Some researchers from the University of South Florida wanted to test this theory. If we place cancer patients on a ketogenic diet, limit the carbs as a fuel source for the cancer cells, does that decrease cancer cell growth? And that's what they wanted to look at. Now, I have to set this up a little bit because they did something else in this study as well.

By the way, this study was published in a peer reviewed publication, the PLoS ONE--that's the Public Library of Science One in June 2013. Again, from the University of South Florida. So, the headline following the results of this study was this: Mice--so it was a mouse study, an animal model. Mice with metastatic cancer on a ketogenic diet lived 78% longer.

So, the South Florida researchers took mice who had cancer; not just cancer but, essentially, had Stage IV cancer--cancer that was already spreading throughout the body. Pretty sick mice, right? And they were fed a standard diet called the control or a ketogenic diet. So, there were two broad groups.

So, all the mice had metastatic disease. Half were placed just on a regular mouse diet and the other half placed on a ketogenic diet. Now, each group was further randomized to receive or not receive oxygen therapy as well. It's believed that a lack of oxygen is thought to fuel cancer growth. I have to explain that, I think, a little bit too. So, a lack of oxygen is thought to fuel cancer growth. Why would that be? Well, because cancer cells are cells that are less and less specialized. They kind of use real simple systems to create energy. See, a normal cell uses a lot of a oxygen.

It's called cellular respiration. You've got your glucose, you have your oxygen and you produce a lot of ATP and that's where the mitochondria enter it. Cancer cells have an ability to make a lot of energy without oxygen. It's called glycolysis. They need a lot of glucose to do this but they don't need a lot of oxygen. So, in a situation where there is a lot of carbs, less oxygen, that's like a perfect storm for cancer growth. Lot of carbs, less oxygen.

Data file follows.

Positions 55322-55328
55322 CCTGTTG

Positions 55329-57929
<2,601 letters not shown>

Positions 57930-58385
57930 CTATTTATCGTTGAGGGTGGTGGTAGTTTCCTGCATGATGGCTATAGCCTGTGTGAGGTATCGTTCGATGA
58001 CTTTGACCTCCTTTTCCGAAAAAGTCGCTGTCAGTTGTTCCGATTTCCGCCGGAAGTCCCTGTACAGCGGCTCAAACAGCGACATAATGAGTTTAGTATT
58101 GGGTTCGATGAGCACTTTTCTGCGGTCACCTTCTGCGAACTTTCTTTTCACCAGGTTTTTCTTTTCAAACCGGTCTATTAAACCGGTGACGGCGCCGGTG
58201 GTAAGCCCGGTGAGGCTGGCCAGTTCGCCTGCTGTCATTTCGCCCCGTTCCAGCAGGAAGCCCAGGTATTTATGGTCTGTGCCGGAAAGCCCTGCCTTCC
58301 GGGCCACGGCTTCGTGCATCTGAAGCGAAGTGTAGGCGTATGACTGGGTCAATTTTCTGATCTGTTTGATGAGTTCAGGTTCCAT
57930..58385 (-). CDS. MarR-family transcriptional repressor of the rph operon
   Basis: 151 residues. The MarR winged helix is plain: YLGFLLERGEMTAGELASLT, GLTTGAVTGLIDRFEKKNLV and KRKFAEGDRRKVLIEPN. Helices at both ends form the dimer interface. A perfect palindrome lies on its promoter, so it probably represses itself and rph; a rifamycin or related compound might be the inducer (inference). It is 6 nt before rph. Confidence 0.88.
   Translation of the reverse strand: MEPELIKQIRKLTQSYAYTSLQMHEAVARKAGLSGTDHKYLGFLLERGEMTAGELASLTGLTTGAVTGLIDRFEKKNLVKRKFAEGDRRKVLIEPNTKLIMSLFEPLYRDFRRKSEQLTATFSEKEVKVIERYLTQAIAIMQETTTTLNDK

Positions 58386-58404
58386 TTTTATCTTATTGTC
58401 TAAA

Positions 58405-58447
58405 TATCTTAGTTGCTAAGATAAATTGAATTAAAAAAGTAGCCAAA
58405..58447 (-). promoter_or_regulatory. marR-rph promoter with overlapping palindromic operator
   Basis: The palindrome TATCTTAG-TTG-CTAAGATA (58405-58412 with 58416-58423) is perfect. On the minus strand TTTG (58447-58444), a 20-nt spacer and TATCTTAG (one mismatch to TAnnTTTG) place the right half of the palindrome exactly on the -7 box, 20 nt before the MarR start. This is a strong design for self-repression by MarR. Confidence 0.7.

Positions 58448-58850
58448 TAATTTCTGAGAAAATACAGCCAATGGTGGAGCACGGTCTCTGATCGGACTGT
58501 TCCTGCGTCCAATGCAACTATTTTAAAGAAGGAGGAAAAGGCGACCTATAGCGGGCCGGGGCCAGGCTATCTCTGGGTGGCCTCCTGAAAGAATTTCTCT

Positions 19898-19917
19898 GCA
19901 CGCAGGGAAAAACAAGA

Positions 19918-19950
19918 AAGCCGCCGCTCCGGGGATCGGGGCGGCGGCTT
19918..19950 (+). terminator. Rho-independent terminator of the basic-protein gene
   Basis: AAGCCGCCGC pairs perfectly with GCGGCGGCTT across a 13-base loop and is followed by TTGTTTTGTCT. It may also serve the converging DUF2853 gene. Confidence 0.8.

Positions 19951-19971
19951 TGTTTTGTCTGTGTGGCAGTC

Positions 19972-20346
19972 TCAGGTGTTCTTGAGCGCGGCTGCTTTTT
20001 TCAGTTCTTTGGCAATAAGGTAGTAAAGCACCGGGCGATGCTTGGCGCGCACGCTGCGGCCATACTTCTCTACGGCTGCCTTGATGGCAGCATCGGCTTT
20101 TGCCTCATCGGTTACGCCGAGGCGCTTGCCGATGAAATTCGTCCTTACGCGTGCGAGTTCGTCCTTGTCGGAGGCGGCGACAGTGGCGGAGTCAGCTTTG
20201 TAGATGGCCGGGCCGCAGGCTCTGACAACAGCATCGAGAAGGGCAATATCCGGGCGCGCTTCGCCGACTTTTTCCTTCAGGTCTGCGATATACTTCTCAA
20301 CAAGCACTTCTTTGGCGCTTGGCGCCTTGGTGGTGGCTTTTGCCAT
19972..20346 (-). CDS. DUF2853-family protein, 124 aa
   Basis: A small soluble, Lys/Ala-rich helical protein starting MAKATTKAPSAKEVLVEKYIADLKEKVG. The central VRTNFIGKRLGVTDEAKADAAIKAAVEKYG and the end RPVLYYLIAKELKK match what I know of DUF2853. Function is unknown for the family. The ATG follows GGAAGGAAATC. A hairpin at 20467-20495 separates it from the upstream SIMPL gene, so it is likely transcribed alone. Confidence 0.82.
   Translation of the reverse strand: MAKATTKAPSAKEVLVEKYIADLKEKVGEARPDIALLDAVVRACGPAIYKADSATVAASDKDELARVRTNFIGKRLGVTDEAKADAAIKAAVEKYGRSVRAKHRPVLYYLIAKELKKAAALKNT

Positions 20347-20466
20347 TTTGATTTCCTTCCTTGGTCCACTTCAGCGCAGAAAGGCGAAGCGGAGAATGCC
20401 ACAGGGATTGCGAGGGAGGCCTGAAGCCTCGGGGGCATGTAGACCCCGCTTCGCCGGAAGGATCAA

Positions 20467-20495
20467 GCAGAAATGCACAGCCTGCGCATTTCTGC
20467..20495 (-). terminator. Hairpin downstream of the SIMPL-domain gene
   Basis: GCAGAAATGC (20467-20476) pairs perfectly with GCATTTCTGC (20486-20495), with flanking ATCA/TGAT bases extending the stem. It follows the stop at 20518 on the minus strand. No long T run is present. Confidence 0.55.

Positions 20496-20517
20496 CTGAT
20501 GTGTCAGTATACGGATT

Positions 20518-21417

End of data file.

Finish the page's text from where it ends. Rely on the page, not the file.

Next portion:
Let's look at how they studied this then. They had some of the mice, basically a quarter of the mice on a standard diet. They had a quarter of the mice on a standard diet plus oxygen. They had a quarter of the mice on a ketogenic diet and then a quarter of the mice on a ketogenic diet with oxygen. Then, they analyzed tumor growth using what is known as a bioluminescent technology. So, they can actually see the tumor grow throughout the body.

Here's what they found. Mice on a ketogenic diet--so we're limiting the amount of carbs, making them use fat, hopefully, starving those cancer cells--mice on a ketogenic diet lived 56% longer. That's huge. Here's where it got interesting. Mice on a ketogenic diet and oxygen, calming down that perfect storm for cell cancer growth. Calming down that storm. Ketogenic diet plus oxygen, the mice lived 78% longer.

So, again, how does this work? Well, the premise behind the ketogenic diet is that sugar is the primary source of energy for cancer cells. So, if we deprive the body of sugar, if we deprive the cancer cells of sugar, they kind of starve and they can't grow as well. There isn't much research examining this effect, the ketogenic diet, on cancer in humans.

I think we need now to take this animal model and maybe start doing some small pilot studies in humans with different types of cancers to see exactly what kind of effects we could see. I know right now, there's a lot of interest in using a ketogenic diet in really aggressive cancers like melanomas. They spread very easy--glioblastoma which is brain cancer and which spreads really easy--so in those kind of cases.

Again, the ketogenic diet is not replacing different types of therapies for cancers, both natural and conventional. The ketogenic diet just may be used in conjunction with those medicines and supplements and hopefully will get a pretty awesome result. The typical ketogenic diet it's not easy to follow but if you're in a Stage IV situation with a brain tumor, you might be more prone to stick to a tough diet than someone who's not sick.

So, the ketogenic diet is something that I find interesting. I think that this offers a lot of hope for people. If you know somebody with a cancer like my friends, I think you should share this research. I'm going to share it with them, and really suggest talking to their doctor about a ketogenic diet.

This is Healthy Talk on RadioMD. I'm Dr. Mike. Stay well.